Du Plessix Gray, Francine. Soviet Women: Walking the Tightrope. 1991.
Stereotypically cold, characteristically large, disgusting, unmovable, and inhuman, these Soviet women pass, from mother to daughter, from woman to woman, from teacher to pupil, the self-destructive loathing which defines them and which they have grown to hate. Overburdened, they deny help from anyone, especially their spouses; unhelped, they become bitter; embittered, they scorn men and purge them from society. Stiffly, they are proud of their proudness, yet inside, they yearn for tenderness, which they can only obtain from their daughters. Men are disposable; women are emotionally destroyed. How can one survive in such a society?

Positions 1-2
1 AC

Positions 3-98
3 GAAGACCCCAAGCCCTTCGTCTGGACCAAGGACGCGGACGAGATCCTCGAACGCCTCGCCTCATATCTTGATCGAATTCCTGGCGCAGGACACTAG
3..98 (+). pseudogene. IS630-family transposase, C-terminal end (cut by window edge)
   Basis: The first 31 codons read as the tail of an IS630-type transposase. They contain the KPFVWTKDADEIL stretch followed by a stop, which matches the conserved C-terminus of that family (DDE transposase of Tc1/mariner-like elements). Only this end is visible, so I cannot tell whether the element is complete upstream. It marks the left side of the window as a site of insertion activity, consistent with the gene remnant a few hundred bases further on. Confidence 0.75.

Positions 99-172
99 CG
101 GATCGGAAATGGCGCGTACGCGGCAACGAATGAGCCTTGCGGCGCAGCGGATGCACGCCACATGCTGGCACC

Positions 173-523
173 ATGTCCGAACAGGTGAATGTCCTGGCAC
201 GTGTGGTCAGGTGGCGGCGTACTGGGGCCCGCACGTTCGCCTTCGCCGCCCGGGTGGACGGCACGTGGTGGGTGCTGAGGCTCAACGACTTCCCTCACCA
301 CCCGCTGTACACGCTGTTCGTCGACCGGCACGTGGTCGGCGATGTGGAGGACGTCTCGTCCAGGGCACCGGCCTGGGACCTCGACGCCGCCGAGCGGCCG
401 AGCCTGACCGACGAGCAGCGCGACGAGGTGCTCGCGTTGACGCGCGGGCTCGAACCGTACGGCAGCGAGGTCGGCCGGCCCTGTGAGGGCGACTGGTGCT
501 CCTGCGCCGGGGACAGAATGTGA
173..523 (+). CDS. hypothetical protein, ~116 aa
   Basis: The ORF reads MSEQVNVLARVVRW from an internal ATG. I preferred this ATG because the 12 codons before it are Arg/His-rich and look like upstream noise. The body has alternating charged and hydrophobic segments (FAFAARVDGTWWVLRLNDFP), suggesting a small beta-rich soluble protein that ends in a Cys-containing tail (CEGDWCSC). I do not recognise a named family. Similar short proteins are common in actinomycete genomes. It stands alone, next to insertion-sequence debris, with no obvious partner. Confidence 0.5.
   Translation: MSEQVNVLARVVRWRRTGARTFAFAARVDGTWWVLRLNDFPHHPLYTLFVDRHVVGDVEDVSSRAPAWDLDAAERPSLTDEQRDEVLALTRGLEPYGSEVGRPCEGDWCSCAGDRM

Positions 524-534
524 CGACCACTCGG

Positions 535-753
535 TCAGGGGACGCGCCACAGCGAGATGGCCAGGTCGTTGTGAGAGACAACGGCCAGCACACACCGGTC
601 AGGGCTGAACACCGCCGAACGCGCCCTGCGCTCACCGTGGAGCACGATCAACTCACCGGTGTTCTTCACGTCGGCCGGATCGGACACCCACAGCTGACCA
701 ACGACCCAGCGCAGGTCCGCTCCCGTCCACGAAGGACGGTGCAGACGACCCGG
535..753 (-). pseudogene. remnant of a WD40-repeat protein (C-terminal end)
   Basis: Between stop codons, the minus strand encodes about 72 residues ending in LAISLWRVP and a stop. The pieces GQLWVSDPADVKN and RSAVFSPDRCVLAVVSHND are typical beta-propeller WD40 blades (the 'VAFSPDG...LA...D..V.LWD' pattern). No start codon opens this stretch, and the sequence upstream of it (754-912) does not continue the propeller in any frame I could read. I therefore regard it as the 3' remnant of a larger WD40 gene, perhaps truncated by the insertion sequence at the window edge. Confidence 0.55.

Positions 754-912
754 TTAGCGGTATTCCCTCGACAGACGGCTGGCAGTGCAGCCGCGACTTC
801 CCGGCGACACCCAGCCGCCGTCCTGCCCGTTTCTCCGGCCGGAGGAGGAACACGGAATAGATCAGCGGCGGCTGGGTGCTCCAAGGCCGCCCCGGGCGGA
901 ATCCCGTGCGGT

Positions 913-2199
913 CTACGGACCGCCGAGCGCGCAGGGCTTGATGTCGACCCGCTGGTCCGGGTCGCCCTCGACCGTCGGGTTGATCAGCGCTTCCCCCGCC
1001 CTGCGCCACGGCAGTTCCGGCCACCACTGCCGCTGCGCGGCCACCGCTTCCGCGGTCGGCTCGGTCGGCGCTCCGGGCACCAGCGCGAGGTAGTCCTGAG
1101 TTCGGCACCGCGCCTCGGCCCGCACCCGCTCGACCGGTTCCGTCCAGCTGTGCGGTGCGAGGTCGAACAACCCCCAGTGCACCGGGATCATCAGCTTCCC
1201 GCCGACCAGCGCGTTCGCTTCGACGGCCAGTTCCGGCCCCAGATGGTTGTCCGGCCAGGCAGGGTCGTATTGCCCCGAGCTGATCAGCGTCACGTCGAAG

Of particular interest to me was the chapter about reproductive issues. Due to a lack of education about reproduction, contraception, and options, in her lifetime, a woman averages nine abortions. Only two of them are performed legally, in a clinic, under dire third-world conditions. The others are performed in underground clinics in even worse conditions. Abortion is considered a ritual cleansing, meant to be embraced and anticipated like a well-needed shower after a long hike in the wilderness. Childbirth is worse. Women labor with no support, on their backs, in rooms of three women or more, as rats scuttle along the walls and a drill-sergeant-nurse walks up and down the squalid room, exclaiming: "On your backs, girls. Quit your yelping. You sexed your filthy selves into this mess, now own up and take it like a woman." Men are nonexistent; women are painfully undervalued. How can one be born in such a society?